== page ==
Now, it may be pointed out that such combinations are likewise applicable, and quite generall so, in the case of a sender telephone. Especi 1y is it possible in this manner to obtain at the terminals of. oneof the elements of the Acomplex circuit wherein the said telephone is inserted a potential whose amplitude or crest is strictly proportional to the amplitude of the force coming to act upon the diaphragm, regardless of what may be the frequency of vibratory movement under consideration.- This tension could be applied to the grid circuit of a convenient amplifier amplifying the effect without alteration preferably of the sound transmitted.
As to the rest, one often uses as such send ing telephone a device whose diaphragm (or vibratory organ) possesses a natural frequency of vibrations .that is higher than the usual frequencies met with in connection with the transmission of speech or of music. -In
. sistance and the reactance of the circuit con- "vibratory or taining the sending telephone, and the tension utilized would be obtained at the terminals of acondenser inserted in the said circuit, etc. Moreover, if the said condenser should offer a reactance sufficiently high to the highest .frequencies utilized in telephony workythfe'icompensation referred to will not Abe indispensable. And furthermore, if the l an possesses a very high natural frequency o vibrations, the negative resist- :ance would not be obligatory, under this condition, however, that the circuit possesses a tota-l inductance that is comparatively high as compared with the total resistance, the latter comprising an auxiliary resistance insuring the coupling with the grid circuit possessing `itselfa certain conductance, coupling can be accomplished under all circumstances by means of a transformer involving a magnetizing current as small as feasible.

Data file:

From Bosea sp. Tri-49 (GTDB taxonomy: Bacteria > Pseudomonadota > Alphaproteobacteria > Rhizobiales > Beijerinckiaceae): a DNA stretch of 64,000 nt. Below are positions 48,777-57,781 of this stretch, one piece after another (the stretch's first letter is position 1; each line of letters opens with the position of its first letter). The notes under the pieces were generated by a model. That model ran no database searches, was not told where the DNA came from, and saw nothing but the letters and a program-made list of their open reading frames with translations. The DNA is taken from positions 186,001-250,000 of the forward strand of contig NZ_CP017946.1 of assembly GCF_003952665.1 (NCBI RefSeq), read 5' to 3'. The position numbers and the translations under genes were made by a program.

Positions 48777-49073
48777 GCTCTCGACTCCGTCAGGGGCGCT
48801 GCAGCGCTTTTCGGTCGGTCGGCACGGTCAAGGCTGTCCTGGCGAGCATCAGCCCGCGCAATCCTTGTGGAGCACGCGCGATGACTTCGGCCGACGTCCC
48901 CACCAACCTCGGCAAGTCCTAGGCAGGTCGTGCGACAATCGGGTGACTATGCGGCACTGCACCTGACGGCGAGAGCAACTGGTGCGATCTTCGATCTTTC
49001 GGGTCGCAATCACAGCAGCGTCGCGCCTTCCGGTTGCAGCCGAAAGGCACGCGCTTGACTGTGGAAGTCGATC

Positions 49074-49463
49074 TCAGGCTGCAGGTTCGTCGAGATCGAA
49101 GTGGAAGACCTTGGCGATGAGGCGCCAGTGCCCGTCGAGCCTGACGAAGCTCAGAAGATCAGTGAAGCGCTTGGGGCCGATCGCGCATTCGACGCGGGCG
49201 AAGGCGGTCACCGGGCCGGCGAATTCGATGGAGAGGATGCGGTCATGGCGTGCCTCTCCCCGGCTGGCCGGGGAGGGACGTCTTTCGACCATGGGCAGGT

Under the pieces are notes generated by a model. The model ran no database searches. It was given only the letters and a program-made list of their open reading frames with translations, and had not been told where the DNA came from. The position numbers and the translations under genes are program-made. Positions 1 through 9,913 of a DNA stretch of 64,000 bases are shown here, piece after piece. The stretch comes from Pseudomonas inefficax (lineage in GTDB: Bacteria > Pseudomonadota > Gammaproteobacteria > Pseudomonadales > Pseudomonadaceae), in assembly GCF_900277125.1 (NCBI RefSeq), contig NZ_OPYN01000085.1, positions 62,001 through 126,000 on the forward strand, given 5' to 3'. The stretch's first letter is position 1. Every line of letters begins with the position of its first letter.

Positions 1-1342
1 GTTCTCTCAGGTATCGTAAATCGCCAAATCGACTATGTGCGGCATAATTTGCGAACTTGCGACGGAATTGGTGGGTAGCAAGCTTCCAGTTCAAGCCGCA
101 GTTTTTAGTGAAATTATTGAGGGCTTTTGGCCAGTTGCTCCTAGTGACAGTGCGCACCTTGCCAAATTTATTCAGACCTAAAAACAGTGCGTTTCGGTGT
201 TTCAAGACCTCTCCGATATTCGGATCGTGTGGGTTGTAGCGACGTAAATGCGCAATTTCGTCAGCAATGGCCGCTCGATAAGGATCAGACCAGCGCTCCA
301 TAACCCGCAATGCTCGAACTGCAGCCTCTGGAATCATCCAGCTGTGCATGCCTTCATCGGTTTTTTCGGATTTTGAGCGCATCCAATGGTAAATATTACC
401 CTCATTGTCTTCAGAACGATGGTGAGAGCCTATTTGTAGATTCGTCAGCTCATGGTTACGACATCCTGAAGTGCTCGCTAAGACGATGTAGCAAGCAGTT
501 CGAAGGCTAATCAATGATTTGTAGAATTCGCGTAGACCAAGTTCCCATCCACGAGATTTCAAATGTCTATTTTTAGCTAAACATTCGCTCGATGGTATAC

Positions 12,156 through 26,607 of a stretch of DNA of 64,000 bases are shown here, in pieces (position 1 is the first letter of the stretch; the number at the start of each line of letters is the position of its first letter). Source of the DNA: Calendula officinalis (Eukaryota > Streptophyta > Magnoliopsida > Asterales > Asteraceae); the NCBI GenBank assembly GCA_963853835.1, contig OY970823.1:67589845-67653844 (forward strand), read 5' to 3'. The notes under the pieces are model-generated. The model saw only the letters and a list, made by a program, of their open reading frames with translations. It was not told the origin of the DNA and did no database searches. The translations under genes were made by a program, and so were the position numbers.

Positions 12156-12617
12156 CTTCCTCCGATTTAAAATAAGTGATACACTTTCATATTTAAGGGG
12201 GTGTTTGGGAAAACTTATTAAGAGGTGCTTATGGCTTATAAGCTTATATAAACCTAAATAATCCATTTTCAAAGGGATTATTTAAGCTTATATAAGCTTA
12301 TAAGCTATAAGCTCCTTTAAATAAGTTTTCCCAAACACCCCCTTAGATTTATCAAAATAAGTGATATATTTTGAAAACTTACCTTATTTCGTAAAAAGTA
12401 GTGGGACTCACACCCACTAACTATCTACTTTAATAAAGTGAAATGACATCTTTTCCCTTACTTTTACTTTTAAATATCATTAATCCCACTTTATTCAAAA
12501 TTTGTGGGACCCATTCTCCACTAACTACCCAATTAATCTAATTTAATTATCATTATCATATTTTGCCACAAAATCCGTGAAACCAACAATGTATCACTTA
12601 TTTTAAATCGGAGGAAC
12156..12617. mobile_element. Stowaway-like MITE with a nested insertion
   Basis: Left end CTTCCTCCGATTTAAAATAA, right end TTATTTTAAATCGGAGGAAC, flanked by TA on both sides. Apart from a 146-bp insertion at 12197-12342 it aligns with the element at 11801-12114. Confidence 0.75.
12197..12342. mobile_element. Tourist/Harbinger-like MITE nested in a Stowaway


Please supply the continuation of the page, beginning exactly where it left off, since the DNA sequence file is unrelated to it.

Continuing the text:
e invention is illustrated diagrammatically in the accompanying drawing in which Fig. 1 shows a circuit arrangement conformlng to the invention, and
Fig. 2 shows a modification thereof. Referring to Fig. 1 an electro-magnetic transmitter is represented by T comprising a vibratory magnetic diaphragm 1 and a permanent magnet 2 having coils 3 wound thereon. Sound waves impinging on the magnetic diaphragm will cause it to vibrate, thereby V v bungee 'o `Ina'ignetic flux therein,
auf U Y :.c
' the coils 3 cori to' thesoun wavesf'mpinging on the diaphragm. l The coils 3 areconnected in series so that the voltagesinduced therein W11l add and one free terminal is connected to one terminal of the negative impedance represented generally by F, the other terminal of which is connected to the primary of coupling 14. The free ends of the primary of coupling 14 and the coils 3 are connected to form a closed circuit-including coils 3, device F and primary of coupling 14. The secondary of transformer 14 1s connected across the input circuit of a vacuum tube amplifier 16 in whose output circuit is connected a .sound responsive device 17.
1t would be necessary to compensate the re-` .1t can, of course,
apofthe magnet '2mdk-across the input circuit of the first e negative impedance F constitutes an V arrangement described in the French and U. S. patents to Latour 501,472 and 1,687,253, respectively, referred to abovef This device comprises two vacuum tubes 6 and 10 resistance coupled in cascade. circuit of the tube 6 is connected an impedance represented in this case by an inductance 4 and condenser. The output circuit of this tube contains plate batteries 7 and 9 and a resistance 8. The potential of the battery 9 is such as to normally compensate the voltage drop of the plate current in resistance 8 so that the potential difference bet-Ween the points A and B is normally zero. In like manner the potentialdifference be- Across the inputtween the points C and D in the output circult of tube 10 is'normally zero. Now, if
a current traverses the impedance 4---5 a cuit of the grid filament circuit of tube 6 which will be amplified by tubes 6 and 10 and appear as a negative voltage drop between the terminals C and D. It is obvious therefore, that the device F acts as a negative impedance and that this negative impedance can be regulated by a suitable choice of the impedance introduced in the input'circuit of the first tube 6. It will be clear also that the impedance comprising the inductance 4 and condenser 5 can be so chosen as to give in the primaryof the transformer 14 coil changes corresponding as closely as desired to the sound wave originally impressed on the diaphragm 1. In other words the'device F acts l as a combined filter and amplifier. Having proportional t the impressed' sound waves be amplified to any desired extent whereby an intense and faithful re-- production of the original sounds will be obtainedin the reproducing device 17.